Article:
Opinion Editorial on Transportation Management Policy,
January 10, 2001
In the past week, newspapers have been filled with information about President Clinton's Roadless Initiative, an effort to preserve unroaded areas in National Forests. There has been little talk, however, about the U.S. Forest Service Transportation Management Policy, which was released at the same time. This policy covers every road administered by the Forest Service in the United States.
The new Transportation Management Policy is aimed at the 380,000-plus miles of recognized roads in our National Forest system, and an estimated 60,000 miles of undocumented and/or user-created roads. The Forest Service Chief, Mike Dombeck, said the agency is moving away from development of the Forest Service transportation and toward management of it.
This is a welcome shift in policy. Roads wreak havoc on the environment by breaking up secure wildlife habitat, silting streams and destroying fish habitat and water quality in the process.
The new policy reinforces the need for sound environmental management of Forest Service lands. The Forest Service lacks the funding to maintain its roads, and does not even have a complete inventory of its road system.
This is something Predator Conservation Alliance has known for a long time. In the mid-1990's, we conducted inventories of 17 different forest management units in the northern Rockies. In these units alone, we found more than 300 miles of unidentified, or so-called "ghost" roads, and more than 200 miles of roads with ineffective road closures. Also, Predator Conservation Alliance found numerous landslides above and below roads, some severe enough to divert stream courses. Hundreds of miles of roads were found to have severe erosion problems, landslides and blown out culverts.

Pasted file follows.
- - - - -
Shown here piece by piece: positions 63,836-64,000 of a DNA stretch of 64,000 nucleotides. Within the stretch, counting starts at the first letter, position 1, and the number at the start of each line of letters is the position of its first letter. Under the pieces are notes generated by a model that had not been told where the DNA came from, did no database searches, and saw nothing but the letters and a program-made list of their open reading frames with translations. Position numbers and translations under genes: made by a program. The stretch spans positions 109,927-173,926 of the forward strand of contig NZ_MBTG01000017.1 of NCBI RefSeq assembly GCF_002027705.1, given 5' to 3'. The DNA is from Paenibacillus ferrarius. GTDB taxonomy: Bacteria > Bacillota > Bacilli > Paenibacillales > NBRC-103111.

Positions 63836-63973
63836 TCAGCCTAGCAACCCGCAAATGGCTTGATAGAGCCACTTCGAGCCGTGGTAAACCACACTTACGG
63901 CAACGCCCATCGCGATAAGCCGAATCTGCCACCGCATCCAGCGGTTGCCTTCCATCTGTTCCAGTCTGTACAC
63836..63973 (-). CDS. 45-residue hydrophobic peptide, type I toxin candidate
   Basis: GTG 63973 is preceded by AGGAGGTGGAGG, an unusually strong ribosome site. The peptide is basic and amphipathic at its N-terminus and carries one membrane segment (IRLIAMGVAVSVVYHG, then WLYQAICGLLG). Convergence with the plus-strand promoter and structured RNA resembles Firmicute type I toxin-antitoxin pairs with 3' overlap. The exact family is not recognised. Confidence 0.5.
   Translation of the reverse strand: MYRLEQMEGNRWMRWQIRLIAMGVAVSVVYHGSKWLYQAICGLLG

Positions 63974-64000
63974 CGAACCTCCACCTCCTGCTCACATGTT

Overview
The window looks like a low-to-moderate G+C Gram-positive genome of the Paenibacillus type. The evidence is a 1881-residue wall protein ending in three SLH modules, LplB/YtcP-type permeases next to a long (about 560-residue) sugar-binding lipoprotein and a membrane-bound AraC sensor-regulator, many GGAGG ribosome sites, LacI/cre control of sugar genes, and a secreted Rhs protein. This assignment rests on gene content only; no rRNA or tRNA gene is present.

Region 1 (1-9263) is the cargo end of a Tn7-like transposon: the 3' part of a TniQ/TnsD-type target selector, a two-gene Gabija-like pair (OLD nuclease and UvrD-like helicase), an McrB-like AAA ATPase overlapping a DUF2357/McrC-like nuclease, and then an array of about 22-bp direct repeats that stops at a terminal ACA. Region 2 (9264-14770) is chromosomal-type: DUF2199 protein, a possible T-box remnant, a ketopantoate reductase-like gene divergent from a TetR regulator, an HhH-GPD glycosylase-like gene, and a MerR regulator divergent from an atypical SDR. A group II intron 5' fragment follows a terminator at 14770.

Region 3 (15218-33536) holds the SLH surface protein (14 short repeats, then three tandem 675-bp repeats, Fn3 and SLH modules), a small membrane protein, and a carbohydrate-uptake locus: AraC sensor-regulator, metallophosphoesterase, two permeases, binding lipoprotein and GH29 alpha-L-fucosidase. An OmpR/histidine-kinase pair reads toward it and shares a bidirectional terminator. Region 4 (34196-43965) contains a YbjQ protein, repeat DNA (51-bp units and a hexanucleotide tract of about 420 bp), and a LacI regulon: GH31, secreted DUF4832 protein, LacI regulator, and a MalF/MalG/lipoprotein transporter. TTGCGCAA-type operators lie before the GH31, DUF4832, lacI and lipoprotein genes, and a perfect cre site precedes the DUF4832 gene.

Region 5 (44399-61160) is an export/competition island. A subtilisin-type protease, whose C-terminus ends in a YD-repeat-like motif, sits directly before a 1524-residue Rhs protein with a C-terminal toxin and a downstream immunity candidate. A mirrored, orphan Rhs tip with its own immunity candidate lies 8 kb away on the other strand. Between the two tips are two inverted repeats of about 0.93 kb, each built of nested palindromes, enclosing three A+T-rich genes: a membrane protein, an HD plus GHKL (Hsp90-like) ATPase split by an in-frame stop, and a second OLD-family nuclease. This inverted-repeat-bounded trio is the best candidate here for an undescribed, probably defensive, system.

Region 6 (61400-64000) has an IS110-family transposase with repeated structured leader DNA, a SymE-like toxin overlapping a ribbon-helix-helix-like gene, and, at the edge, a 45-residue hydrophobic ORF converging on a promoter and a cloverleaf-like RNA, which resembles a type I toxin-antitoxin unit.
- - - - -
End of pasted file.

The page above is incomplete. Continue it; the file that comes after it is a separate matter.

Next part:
Roads also wreak havoc on the Forest Service's budget. There is an estimated backlog of $8.4 billion in repair and maintenance work needed on Forest Service roads. Congress has not addressed this backlog and continually under-funds the agency.
While the policy calls for these road inventories to be complete within two years, the money for implementing this new policy and the money for addressing the huge backlog of repair work is nowhere to be found. The agency receives about 20 percent of the funds it needs annually just to maintain the existing road system to environmental and safety standards.
Certainly, the new policy will help alleviate the backlog of repairs by removing, rather than repairing, unnecessary and damaging roads. But once again, the onus will be on Congress to fund this policy and remove the budgetary stranglehold on those within the Forest Service and other federal land agencies that would really like to do right by our public lands.
The Forest Service Transportation Management Policy will have the biggest effect on currently "managed" areas. These areas, easily accessible and used the most are often at lower elevations and along streams and rivers. These areas are also the most critical to wildlife, and have great ecological value.
If this policy fails on the ground, we can look to Congress to explain why, in spite of the Forest Service's good intentions, our representatives chose not to make a commitment to protect and restore our heritage public lands.
Predator Conservation Alliance
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